Advice for Athletes Applying to Independent Boarding Schools
You are considering attending an independent private boarding school as a student athlete. Perhaps you’ve even been encouraged to apply to one or more schools because of your athletic ability. While your family and the admission staff at the schools will help you through the process of applying, remember that you still have your work cut out for you.
You must complete the steps required of all applicants in a timely manner. You should express genuine interest in the school’s athletic program. And most importantly, it is your job to learn as much as you can about each school to be sure that it would be a good fit for you, not only in terms of athletics, but overall. Here are some tips for you and your family as you apply to independent schools and consider your options.
The Admissions Timeline
Ideally, you’ll begin researching and visiting schools in the fall, or about a year before you plan to enroll. While applications are most commonly due in January, it takes time before then to have completed any standardized tests and submitted any required transcripts and recommendations. (See more below.)
Make sure you and your family have in hand all the information you need to meet all application requirements of every school in which you are interested. Pay careful attention to deadlines for applications for admission and financial aid: they vary from school to school.
Even if you’ve been recruited or had contact with a school’s coach, it is the admission office you will work with to complete all the admission steps (for example to turn in your application and make arrangements for an interview). Throughout the process, it’s important to communicate with both the coaches and the admission office. Allison Price, director of enrollment and financial aid at Tatnall School (Delaware), cautions, “Families should not rely on coaches to get important information to the admission staff. Disconnects can occur when a family is only in communication with a coach, or vice versa.”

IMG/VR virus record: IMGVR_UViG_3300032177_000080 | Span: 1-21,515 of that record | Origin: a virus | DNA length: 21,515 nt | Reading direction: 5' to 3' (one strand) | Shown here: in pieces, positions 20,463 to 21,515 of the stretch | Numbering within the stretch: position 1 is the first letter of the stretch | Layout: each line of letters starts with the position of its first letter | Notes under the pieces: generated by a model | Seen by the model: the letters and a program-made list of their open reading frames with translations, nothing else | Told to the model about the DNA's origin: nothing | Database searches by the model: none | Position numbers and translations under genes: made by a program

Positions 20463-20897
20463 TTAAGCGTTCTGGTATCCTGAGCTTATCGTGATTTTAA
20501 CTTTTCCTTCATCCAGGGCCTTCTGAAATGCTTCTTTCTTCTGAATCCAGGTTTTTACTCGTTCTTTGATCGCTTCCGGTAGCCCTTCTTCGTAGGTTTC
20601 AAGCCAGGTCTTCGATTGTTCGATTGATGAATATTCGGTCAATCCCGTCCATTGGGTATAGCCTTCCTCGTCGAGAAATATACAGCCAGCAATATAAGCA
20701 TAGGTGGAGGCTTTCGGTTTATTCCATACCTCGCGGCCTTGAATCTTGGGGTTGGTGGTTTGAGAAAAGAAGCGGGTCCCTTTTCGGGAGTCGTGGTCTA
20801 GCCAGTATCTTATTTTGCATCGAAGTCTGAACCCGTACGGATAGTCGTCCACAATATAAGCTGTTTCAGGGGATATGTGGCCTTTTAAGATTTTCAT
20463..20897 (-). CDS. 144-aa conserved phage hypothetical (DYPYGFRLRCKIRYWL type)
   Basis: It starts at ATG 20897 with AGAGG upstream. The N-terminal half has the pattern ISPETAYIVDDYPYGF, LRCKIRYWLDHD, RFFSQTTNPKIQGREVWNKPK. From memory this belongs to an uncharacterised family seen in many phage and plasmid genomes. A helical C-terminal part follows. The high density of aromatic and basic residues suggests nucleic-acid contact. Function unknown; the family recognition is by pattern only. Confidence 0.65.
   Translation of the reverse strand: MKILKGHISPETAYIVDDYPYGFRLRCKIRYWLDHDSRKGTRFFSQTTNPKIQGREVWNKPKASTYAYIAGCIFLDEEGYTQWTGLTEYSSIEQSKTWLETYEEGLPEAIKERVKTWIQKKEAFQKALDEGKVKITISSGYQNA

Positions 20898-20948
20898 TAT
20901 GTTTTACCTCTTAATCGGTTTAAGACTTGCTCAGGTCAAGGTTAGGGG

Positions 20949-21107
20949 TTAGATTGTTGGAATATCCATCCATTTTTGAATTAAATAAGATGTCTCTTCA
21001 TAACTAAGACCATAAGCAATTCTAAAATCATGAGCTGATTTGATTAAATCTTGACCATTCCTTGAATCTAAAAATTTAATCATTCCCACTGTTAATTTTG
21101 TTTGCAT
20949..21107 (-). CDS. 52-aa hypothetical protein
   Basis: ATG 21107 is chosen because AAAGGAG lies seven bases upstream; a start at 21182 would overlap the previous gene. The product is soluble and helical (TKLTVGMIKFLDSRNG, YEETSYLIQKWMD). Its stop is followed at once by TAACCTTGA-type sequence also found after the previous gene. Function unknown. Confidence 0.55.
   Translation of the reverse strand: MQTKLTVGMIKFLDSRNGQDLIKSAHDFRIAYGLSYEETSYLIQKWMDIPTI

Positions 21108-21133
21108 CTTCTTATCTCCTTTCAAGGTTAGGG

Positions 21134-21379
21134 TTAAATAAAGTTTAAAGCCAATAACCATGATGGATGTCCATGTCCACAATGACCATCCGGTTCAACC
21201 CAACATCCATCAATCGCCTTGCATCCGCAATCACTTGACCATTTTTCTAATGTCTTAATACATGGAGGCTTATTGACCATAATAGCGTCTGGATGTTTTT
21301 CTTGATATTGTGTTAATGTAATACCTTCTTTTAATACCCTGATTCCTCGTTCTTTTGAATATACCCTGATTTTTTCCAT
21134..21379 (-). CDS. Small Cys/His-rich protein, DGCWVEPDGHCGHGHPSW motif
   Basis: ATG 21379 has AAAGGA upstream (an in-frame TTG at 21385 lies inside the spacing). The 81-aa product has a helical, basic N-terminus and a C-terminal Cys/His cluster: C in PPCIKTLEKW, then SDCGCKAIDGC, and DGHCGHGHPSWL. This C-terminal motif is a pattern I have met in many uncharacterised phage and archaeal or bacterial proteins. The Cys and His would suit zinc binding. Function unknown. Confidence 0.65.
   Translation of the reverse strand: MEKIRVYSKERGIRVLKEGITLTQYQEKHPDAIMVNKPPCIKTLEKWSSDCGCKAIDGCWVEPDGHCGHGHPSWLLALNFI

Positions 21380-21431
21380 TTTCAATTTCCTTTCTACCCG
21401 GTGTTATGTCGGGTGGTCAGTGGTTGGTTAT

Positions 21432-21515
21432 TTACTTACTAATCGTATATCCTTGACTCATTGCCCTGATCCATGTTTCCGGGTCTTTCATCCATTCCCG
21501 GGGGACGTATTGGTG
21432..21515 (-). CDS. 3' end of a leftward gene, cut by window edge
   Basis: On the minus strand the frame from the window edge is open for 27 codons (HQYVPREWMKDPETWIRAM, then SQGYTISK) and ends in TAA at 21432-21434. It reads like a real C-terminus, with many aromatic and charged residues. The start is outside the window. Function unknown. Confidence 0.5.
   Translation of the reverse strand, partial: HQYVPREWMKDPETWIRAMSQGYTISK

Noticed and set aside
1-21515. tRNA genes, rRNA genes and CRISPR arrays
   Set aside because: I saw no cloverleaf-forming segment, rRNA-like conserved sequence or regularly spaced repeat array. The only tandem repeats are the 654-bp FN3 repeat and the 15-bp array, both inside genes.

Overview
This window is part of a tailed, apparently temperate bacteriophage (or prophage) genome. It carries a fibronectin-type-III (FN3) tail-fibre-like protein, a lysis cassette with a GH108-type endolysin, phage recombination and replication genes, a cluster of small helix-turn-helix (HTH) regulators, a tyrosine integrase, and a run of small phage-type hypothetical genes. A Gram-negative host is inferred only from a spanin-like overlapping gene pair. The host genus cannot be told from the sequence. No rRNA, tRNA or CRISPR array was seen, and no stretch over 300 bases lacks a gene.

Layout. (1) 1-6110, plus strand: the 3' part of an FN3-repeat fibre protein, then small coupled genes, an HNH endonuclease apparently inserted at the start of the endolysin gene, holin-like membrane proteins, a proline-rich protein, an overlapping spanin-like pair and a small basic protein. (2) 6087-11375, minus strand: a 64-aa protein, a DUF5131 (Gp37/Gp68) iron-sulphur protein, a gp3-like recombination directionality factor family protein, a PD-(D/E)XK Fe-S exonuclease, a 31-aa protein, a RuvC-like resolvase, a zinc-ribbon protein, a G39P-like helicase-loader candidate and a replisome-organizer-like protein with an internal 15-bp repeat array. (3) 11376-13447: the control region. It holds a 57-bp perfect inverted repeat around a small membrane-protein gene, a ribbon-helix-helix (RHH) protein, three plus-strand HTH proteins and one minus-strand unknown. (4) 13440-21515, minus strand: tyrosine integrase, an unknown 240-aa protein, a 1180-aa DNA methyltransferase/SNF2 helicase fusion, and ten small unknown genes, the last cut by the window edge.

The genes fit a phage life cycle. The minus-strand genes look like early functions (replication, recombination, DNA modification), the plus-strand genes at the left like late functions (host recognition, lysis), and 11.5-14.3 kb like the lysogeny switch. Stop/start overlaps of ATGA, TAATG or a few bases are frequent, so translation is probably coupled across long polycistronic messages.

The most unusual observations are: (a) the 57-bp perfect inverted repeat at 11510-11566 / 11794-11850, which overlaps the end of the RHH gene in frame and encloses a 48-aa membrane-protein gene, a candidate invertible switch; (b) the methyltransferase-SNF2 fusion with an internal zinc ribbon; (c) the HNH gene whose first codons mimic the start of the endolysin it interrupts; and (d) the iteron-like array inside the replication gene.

Being on Top of Your Game: The Basics of Admissions
All schools post their admission requirements and deadlines on their websites and likely on their social media outlets. (Many also offer videos on that can give you a sense of their students and campuses.) Admission offices can also answer any questions you have by phone or email.
While requirements vary from school to school, most schools will ask you to do the following as part of your application:
1. Take a standardized admission test.
The schools’ websites will indicate which test(s) they accept as well as information about how to sign up to take the test. Most of these testing services offer a study book you can order to help you prepare for the test.
2. Complete a school application.
The application will likely have you answer several brief questions to give the school an idea of your interests and goals, your character, and your strengths and challenges in all aspects of your life, not just athletics.
3. Provide your school transcript and recommendations from your current teachers.
Each school will provide specific directions for doing so. Think about asking for recommendations from teachers who know you well in terms of your character and your abilities. Give them plenty of notice, and thank them after the fact.
Questions, Questions, and More Questions
The school tour and interview are critical aspects of the application process, for the school and for you.